Mesosphere:

The mesosphere is the third layer of Earth’s atmosphere. The mesosphere is directly above the stratosphere and below the thermosphere. It extends from about 50 to 85 km (31 to 53 miles) above our planet.

Temperature variation: Temperature decreases with height throughout the mesosphere from 2 OC to -93 OC.  The coldest temperatures in Earth’s atmosphere, about -90° C (-130° F), are found near the top of this layer.

The mesosphere is difficult to study, so less is known about this layer of the atmosphere than other layers. Weather balloons and other aircraft cannot fly high enough to reach the mesosphere. Satellites orbit above the mesosphere and cannot directly measure traits of this layer. Scientists use instruments on sounding rockets to sample the mesosphere directly, but such flights are brief and infrequent. Since it is difficult to take measurements of the mesosphere directly using instruments, much about the mesosphere is still mysterious.

 

Thermosphere:

The thermosphere is the highest layer of Earth’s atmosphere extends from 85 KM to 120 KM.  The temperature of the thermosphere gradually increases with height. Temperature of this layer can rise as high as 1500 °C (2700 °F), though the gas molecules are so far apart that its temperature in the usual sense is not very meaningful. The air is so rarefied that an individual molecule (of oxygen, for example) travels an average of 1 kilometre (0.62 mi; 3300 ft) between collisions with other molecules.[10] Although the thermosphere has a high proportion of molecules with high energy, it would not feel hot to a human in direct contact, because its density is too low to conduct a significant amount of energy to or from the skin.

 

Question: Why lower troposphere has relatively high temperature than the upper?

Answer: Although variations do occur, the temperature usually declines with increasing altitude in the troposphere because the troposphere is mostly heated through energy transfer from the earth surface. Thus, the lowest part of the troposphere (i.e. Earth’s surface) is typically the warmest section of the troposphere.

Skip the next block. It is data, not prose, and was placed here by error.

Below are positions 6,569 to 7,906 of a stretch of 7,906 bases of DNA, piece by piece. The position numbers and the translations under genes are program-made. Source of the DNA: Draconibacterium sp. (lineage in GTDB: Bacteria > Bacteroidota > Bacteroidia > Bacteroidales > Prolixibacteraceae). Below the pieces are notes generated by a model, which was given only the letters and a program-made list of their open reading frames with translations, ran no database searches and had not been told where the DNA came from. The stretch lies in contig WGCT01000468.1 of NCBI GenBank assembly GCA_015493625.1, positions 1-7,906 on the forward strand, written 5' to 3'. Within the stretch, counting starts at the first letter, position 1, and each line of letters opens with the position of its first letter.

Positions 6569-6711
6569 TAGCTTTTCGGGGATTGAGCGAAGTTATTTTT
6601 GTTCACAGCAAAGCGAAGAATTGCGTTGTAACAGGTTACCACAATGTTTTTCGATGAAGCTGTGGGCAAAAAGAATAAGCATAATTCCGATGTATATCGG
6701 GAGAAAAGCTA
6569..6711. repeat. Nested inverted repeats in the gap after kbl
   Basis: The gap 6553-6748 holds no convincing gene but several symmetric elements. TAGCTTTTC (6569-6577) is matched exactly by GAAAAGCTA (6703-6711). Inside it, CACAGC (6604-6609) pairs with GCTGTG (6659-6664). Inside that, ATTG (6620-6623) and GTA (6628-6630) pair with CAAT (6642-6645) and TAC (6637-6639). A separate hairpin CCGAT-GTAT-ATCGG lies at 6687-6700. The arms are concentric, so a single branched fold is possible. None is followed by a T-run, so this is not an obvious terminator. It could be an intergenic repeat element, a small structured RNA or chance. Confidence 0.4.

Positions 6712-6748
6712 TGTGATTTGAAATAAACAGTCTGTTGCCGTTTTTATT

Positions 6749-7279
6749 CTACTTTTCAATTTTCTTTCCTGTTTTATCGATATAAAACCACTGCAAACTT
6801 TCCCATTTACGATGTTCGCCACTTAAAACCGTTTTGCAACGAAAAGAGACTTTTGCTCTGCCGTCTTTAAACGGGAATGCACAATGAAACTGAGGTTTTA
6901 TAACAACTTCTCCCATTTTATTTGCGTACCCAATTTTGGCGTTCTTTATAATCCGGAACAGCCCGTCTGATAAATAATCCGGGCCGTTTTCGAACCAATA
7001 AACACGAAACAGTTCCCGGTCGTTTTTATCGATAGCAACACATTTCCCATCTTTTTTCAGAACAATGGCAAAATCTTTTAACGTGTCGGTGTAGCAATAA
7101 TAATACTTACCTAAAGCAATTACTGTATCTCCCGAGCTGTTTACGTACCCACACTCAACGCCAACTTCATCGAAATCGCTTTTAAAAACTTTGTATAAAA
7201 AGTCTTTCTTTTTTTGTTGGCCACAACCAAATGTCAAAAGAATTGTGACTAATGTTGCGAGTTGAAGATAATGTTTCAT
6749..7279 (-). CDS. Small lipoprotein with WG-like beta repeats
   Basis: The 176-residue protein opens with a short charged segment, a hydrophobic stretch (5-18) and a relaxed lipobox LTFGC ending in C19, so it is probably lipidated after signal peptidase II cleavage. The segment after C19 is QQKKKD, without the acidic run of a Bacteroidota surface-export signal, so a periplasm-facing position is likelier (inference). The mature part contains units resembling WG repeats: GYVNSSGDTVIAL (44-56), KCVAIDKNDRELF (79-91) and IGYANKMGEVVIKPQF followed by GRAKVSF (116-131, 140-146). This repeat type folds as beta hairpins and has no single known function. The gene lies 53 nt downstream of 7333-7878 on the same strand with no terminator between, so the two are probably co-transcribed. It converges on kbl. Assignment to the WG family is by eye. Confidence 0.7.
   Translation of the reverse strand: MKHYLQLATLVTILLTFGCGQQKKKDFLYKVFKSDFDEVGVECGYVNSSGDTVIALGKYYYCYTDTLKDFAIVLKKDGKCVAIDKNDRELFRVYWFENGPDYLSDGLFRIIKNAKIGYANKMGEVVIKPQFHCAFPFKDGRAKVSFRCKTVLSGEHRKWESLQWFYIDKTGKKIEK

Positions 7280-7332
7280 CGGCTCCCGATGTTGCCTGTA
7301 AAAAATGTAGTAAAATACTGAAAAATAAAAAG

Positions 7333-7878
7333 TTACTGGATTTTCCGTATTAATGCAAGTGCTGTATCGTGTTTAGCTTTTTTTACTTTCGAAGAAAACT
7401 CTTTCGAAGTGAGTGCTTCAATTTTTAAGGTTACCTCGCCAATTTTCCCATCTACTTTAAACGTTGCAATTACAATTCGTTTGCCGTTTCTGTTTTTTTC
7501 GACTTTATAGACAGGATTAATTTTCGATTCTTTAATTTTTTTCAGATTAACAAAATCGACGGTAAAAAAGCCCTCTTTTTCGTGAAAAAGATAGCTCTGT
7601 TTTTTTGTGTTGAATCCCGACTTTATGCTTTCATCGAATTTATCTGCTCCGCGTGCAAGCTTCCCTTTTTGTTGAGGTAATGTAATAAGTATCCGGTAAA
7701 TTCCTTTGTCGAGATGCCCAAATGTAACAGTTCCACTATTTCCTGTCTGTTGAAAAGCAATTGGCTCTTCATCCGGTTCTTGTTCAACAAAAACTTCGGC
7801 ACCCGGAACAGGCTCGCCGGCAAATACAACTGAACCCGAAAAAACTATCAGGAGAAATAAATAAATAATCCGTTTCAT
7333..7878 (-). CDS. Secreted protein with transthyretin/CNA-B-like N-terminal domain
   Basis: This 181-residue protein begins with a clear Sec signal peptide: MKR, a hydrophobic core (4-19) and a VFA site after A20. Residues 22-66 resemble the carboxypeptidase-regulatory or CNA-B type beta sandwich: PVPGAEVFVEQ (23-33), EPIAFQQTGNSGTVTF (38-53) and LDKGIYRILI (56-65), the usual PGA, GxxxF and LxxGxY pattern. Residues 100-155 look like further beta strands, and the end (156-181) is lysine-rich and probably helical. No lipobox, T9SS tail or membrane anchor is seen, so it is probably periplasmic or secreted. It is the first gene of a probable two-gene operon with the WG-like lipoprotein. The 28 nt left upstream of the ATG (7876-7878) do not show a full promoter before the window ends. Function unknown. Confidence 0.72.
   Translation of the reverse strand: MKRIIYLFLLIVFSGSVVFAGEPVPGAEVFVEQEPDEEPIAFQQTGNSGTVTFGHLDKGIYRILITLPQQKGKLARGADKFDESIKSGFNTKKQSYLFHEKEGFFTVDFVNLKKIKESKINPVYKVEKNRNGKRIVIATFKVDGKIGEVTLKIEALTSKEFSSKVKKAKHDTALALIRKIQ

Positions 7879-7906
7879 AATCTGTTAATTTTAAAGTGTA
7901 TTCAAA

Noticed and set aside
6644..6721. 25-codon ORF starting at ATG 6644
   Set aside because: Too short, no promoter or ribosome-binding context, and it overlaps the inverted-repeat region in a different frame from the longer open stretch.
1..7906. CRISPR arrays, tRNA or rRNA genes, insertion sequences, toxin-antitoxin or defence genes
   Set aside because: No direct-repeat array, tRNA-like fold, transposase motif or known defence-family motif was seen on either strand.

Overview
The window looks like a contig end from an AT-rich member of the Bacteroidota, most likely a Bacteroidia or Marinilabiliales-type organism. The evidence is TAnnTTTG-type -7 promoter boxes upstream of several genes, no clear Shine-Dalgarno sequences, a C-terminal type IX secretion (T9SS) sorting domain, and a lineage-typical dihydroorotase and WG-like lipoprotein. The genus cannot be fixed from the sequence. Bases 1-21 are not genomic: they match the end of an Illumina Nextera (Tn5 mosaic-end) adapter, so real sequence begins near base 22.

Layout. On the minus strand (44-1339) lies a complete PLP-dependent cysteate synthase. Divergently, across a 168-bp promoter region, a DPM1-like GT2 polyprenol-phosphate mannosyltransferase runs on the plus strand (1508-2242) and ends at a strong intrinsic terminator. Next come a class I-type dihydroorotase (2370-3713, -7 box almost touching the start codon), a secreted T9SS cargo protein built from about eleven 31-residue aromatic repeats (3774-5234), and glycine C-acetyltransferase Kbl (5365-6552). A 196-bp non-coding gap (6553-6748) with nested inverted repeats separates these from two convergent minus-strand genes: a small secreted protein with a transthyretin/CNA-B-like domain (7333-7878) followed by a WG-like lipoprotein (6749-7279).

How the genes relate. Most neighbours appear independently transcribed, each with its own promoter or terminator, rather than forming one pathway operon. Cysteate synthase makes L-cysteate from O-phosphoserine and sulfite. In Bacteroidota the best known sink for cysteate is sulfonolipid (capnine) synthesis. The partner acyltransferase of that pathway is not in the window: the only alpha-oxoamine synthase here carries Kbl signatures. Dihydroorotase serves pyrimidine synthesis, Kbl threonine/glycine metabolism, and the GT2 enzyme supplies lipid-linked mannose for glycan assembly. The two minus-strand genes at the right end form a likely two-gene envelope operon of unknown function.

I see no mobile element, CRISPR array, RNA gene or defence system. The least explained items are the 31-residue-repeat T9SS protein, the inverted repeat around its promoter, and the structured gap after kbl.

Interesting information: Ozone is quite a well-known gas. Photocopiers and any other source of static electricity, can cause it to form from oxygen. You may have noticed a strange bitter smell near photocopiers; this is ozone. It is a poisonous gas and is formed on hot days in badly polluted cities.

 

 

Pollution: Any undesirable change in the physical, chemical or biological characteristics of environment (Earth, Water, Air, etc) as a result of human activities that effect the life is called pollution.

 

POLLUTANTS:

A pollutant is a waste material that pollutes air, water or soil.

 

Severity of pollutants: Three factors determine the severity of a pollutant.

a) Chemical nature.

b) Concentration.

c) Persistence.

 

Air pollution: The presence of substances in air that harm human beings and other organisms.

Air pollutant: The harmful substances present in air are called air pollutants. Even a beneficial substance beyond a specific concentration may be harmful. Air pollutants change the weather, badly affects the human health, damage the plants and destroy buildings.

Types of air Pollutants: Major air pollutants are classified as primary pollutants and secondary pollutants.

 

Primary pollutants: Primary pollutants are the waste or exhaust products driven out because of combustion of fossil fuels and organic matter. These are oxides of sulphur (SO2 and SO3 ); oxides of carbon (CO2 and CO); oxides of nitrogen (specially nitric oxide NO); hydrocarbon (CH4 ); ammonia and compounds of fluorine (HF).

Secondary pollutants: Secondary pollutants are produced by various reactions of primary pollutants. These are sulphuric acid, carbonic acid, nitric acid, hydrofluoric acid, ozone and peroxy acetyl nitrate (PAN).

Sources of Air Pollutants:

As you know 99% of atmosphere consists of N2 and O2 . Although, other gases are minor constituents, they can have major effects on our environment. Because atmosphere determines the environments in which we live. So, these minor constituents are safe upto a concentration limit. But in some areas this limit has been crossed considerably during the last 60 years because of human activities. Different sources of air pollutants are described as:

 

(i) Oxides of Carbon (CO2 and CO)

Sources of oxides of carbon are as follows:

  • Both of these gases are emitted due to volcanic eruption and decomposition of organic matter naturally.
  • However, the major source for the emission of these gases is combustion of fossil fuels (coal, petroleum and natural gas). Fossil fuels burnt in combustion engine of any type of automobile, kiln of any industry or open air fires emit CO2and CO.